Measurement report: Hydrolyzed amino acids in fine and coarse atmospheric aerosol in Nanchang, China: concentrations, compositions, sources and possible bacterial degradation state.

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Date: Feb. 22, 2021
From: Atmospheric Chemistry and Physics(Vol. 21, Issue 4)
Publisher: Copernicus GmbH
Document Type: Article
Length: 411 words

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Abstract :

Amino acids (AAs) are relevant for nitrogen cycles, climate change and public health. Their size distribution may help to uncover the source, transformation and fate of protein in the atmosphere. This paper explores the use of compound-specific [delta].sup.15 N patterns of hydrolyzed amino acid (HAA), [delta].sup.15 N values of total hydrolyzed amino acid ([delta].sup.15 N.sub.THAA ), degradation index (DI) and the variance within trophic AAs (âV) as markers to examine the sources and processing history of different sizes of particle in the atmosphere. Two weeks of daily aerosol samples from five sampling sites in the Nanchang area (Jiangxi Province, China) and samples of main emission sources of AAs in aerosols (biomass burning, soil and plants) were collected (Zhu et al., 2020). Here, we measured the concentrations and [delta].sup.15 N values of each HAA in two size-segregated aerosol particles ( 2.5 µm and PM.sub.2.5). Our results showed that the average concentrations of THAA in fine particles was nearly 6 times higher than that in coarse particles (p 0.01) and composition profiles of fine and coarse particles were quite different from each other. The [delta].sup.15 N values of hydrolyzed glycine and THAA in both fine and coarse particles were typically in the range of those from biomass burning, soil and plant sources. Moreover, the average difference in the [delta].sup.15 N.sub.THAA value between fine and coarse particles was smaller than 1.5 0/00. These results suggested that the sources of atmospheric HAAs for fine and coarse particles might be similar. Meanwhile, compared to fine particles, significantly lower DI values (p 0.05), "scattered" [delta].sup.15 N distribution in trophic AA and higher âV values (p 0.05) were observed in coarse particles. But the difference in [delta].sup.15 N values of source AA (glycine, serine, phenylalanine and lysine) and THAA between coarse particles and fine particles was relatively small. It is likely that AAs in coarse particles have advanced bacterial degradation states compared to fine particles. Besides that, the significant increase in DI values and a decrease in âV values for coarse particles were observed on days on which precipitation fell (p 0.05). This implies that "fresh" AAs in coarse particles were likely released following the precipitation.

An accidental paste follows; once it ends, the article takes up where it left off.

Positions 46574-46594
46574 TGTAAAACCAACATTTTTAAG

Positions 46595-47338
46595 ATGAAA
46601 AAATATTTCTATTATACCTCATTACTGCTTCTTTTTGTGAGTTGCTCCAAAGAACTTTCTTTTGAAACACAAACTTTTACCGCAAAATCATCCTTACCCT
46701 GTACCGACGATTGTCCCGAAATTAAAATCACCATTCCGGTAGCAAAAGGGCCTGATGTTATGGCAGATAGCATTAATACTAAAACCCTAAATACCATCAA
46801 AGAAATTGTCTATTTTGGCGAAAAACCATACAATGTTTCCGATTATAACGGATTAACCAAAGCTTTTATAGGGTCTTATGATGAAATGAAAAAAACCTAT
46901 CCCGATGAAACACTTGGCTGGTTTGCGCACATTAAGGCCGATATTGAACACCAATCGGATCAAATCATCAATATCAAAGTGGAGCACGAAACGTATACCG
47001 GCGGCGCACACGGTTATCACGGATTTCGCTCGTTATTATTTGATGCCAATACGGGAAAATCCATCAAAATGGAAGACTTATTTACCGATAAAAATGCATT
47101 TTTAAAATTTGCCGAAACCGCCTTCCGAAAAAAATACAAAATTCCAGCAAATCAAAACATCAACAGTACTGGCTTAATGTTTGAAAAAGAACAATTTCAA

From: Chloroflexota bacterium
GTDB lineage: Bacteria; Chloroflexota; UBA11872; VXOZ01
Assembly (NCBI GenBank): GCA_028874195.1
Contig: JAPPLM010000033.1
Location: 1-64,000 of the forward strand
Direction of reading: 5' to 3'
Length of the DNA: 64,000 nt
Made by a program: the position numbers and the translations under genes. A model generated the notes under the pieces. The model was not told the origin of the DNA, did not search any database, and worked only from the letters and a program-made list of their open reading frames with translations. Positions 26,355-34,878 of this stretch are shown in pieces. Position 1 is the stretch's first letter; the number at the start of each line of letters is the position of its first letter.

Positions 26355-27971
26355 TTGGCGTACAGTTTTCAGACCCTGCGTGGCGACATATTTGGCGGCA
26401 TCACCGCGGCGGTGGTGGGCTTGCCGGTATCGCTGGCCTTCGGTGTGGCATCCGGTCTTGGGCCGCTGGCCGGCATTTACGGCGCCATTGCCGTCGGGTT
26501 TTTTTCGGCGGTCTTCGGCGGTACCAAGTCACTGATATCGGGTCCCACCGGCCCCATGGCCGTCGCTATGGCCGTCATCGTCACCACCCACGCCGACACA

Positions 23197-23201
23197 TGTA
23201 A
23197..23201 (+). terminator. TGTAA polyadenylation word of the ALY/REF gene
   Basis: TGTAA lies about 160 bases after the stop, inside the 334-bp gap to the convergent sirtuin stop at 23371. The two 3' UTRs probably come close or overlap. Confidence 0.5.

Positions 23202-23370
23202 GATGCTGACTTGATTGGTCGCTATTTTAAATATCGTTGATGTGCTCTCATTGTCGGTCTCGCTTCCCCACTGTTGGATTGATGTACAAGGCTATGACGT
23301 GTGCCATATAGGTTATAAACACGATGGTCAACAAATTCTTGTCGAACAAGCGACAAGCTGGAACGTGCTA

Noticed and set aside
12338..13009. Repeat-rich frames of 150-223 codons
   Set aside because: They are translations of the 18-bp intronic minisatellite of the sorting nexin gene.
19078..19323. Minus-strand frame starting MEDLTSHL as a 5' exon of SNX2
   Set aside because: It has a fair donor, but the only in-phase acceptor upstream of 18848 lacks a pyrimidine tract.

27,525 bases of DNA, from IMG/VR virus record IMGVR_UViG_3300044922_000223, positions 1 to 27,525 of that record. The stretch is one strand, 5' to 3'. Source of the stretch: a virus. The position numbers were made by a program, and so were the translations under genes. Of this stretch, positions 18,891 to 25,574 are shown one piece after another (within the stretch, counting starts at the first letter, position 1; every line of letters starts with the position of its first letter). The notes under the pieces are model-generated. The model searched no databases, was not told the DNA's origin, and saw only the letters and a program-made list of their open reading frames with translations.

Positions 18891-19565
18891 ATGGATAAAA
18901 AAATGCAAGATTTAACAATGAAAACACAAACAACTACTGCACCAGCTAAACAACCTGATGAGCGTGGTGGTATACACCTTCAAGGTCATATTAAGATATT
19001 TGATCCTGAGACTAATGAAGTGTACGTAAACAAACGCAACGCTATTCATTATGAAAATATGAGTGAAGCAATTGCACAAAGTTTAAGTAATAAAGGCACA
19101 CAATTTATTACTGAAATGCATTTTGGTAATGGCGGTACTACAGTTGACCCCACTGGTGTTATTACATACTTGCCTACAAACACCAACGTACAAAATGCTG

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Gale Document Number: GALE|A652670157